12 College Admissions Myths — Debunked

The admissions process is tricky — there’s no doubt about that. And with so much hype surrounding this all-important time, it’s hard to know what’s true and what’s not. 

 

We’ve rounded up 12 myths about the college admissions process. Find out why they’re false and what you should do instead.

12 Common Misconceptions About College Admissions

1. College planning starts junior year.

 

Too many students and families wait until junior year to start planning for college. But really, you should start thinking about college admissions as early as your freshman year. While you won’t actually be applying until your senior year, your freshman year is the time for you to reflect on the interests you’d like to pursue through your extracurricular activities, coursework, and more.

 

You don’t have to have everything figured out freshman year, of course. Think of it as a time to start exploring your interests and skills in a broader sense before honing in on potential areas of focus and career paths. That way, you’ll begin to put together a cohesive narrative and set yourself up for success when it comes time to apply.

 

2. You need to take a certain number of AP/IB classes.

 

There’s no magic number when it comes to how many AP or IB classes you should take. What matters most to colleges is that you take the most rigorous curriculum available to you at your high school while maintaining a strong performance. If your high school doesn’t offer any AP or IB courses, adcoms won’t hold that against you; instead, they’ll want to see that you pursued the most challenging courses you could, comparing that to other students at your high school.

 

Moreover, you should take courses that complement your interests and the rest of your profile. For example, if you’re a math whiz who intends to study statistics in college, adcoms will want to see that you took courses like AP Statistics and AP Calculus BC. They won’t penalize you for not taking AP U.S. History — you’re playing to your strengths.

 

3. Getting a couple of bad grades will ruin your chances.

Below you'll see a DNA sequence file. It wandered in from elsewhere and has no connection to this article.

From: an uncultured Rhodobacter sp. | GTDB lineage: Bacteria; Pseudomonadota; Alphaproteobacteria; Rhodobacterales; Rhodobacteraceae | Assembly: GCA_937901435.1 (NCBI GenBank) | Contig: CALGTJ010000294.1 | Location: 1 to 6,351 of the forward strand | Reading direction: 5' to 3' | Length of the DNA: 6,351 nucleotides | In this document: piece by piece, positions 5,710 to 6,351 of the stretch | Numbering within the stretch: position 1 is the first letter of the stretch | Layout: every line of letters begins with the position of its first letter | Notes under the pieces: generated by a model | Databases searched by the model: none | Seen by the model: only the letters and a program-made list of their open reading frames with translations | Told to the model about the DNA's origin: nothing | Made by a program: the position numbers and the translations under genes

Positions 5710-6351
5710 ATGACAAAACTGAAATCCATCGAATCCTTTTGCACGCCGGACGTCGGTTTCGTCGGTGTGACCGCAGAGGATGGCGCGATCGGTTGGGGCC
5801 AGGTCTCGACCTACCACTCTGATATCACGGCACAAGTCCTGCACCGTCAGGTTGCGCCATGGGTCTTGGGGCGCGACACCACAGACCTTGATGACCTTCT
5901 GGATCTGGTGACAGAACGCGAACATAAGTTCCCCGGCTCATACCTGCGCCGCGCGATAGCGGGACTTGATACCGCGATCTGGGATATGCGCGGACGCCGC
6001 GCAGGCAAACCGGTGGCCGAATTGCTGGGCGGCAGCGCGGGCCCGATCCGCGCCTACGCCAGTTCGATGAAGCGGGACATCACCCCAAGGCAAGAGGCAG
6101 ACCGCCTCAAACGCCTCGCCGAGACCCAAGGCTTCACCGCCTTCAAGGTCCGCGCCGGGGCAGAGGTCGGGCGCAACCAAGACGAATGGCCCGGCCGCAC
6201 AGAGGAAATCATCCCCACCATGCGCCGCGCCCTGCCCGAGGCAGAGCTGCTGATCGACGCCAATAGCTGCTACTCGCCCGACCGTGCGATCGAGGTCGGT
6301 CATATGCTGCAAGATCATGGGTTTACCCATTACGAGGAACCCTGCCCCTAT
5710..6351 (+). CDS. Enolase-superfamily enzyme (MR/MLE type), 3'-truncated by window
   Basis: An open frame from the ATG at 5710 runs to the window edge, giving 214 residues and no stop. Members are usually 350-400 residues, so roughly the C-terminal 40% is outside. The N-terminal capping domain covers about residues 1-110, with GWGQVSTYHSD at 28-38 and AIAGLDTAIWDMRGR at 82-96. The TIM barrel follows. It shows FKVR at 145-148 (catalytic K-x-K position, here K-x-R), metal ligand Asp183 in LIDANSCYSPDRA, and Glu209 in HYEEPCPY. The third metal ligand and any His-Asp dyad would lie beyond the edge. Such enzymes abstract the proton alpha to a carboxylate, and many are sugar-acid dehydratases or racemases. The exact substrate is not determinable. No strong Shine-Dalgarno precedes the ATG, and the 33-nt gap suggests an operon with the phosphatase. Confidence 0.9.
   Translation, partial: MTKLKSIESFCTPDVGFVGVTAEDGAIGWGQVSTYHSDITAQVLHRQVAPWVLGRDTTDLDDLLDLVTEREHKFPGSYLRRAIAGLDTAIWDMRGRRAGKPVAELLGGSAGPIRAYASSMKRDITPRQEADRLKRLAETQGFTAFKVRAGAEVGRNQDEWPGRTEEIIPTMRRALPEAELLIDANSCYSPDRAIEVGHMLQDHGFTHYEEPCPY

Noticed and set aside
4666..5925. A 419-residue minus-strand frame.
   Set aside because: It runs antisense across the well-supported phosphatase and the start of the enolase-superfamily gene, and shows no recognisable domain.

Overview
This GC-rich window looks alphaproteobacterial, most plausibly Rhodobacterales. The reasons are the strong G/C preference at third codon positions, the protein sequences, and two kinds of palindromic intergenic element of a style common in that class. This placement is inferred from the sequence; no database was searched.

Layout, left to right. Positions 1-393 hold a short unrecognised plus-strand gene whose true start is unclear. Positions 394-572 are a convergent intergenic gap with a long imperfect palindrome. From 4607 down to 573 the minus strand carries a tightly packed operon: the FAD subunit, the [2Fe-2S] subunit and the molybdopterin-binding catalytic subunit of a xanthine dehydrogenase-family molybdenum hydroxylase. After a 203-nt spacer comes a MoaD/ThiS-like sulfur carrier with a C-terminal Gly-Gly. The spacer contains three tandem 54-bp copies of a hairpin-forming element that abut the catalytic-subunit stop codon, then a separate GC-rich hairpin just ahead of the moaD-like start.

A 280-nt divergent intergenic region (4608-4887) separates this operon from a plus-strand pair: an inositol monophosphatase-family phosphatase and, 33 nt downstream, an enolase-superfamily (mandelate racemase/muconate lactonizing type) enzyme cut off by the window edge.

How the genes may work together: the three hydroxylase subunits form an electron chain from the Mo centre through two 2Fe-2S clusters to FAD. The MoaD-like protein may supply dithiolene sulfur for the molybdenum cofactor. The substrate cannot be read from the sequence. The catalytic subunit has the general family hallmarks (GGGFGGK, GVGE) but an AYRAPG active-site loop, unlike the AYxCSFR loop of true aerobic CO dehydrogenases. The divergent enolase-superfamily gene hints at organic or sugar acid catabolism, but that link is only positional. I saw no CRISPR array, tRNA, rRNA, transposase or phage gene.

It’s understandably discouraging to receive a poor grade. However, a C on your transcript doesn’t automatically mean you won’t be able to get into a top college. For instance, if you received a C during your freshman year, while adjusting to a new course load and curriculum, the C will carry far less weight than if you had received it during your junior year. What’s most important is demonstrating improvement in those areas where you might have previously struggled. Establishing that upward academic trend will show that you’re capable of learning, adjusting, and improving.

 

Another instance in which a poor grade probably won’t affect your chances of admission too much is if you received the grade in a nonacademic course like art or PE. Adcoms are unlikely to even factor this type of grade into your admissions decision, unless the course is relevant to your prospective degree. 

 

This isn’t to say that a bad grade doesn’t matter, but it may not be the end of the world. Aim to finish high school strong and don’t be afraid to address the grade directly in your application, especially if it was due to extenuating circumstances.

 

4. Volunteering is essential and super impressive on applications.

 

Of course, colleges want to see you giving back to your community. But many high schools require community service anyways, so it’s not all that impressive to adcoms. Beyond that, volunteering usually doesn’t involve extra responsibilities or leadership skills, and is often purely participation-based.

 

Instead, think of your activities in terms of the four tiers of extracurricular activities. Briefly, the tiers are as follows:

 

  • Tier 1: Activities that demonstrate rare and exceptional achievement or leadership, like a national award.
  • Tier 2: Activities that demonstrate a high level of achievement but are somewhat more common than Tier 1 activities. An example would be a state-level award or being the student body president.
  • Tier 3: Activities that demonstrate participation in pursuits outside the classroom, including minor leadership positions and school distinctions.
  • Tier 4: Common activities with no leadership responsibilities, like working a job, or being a member of a club.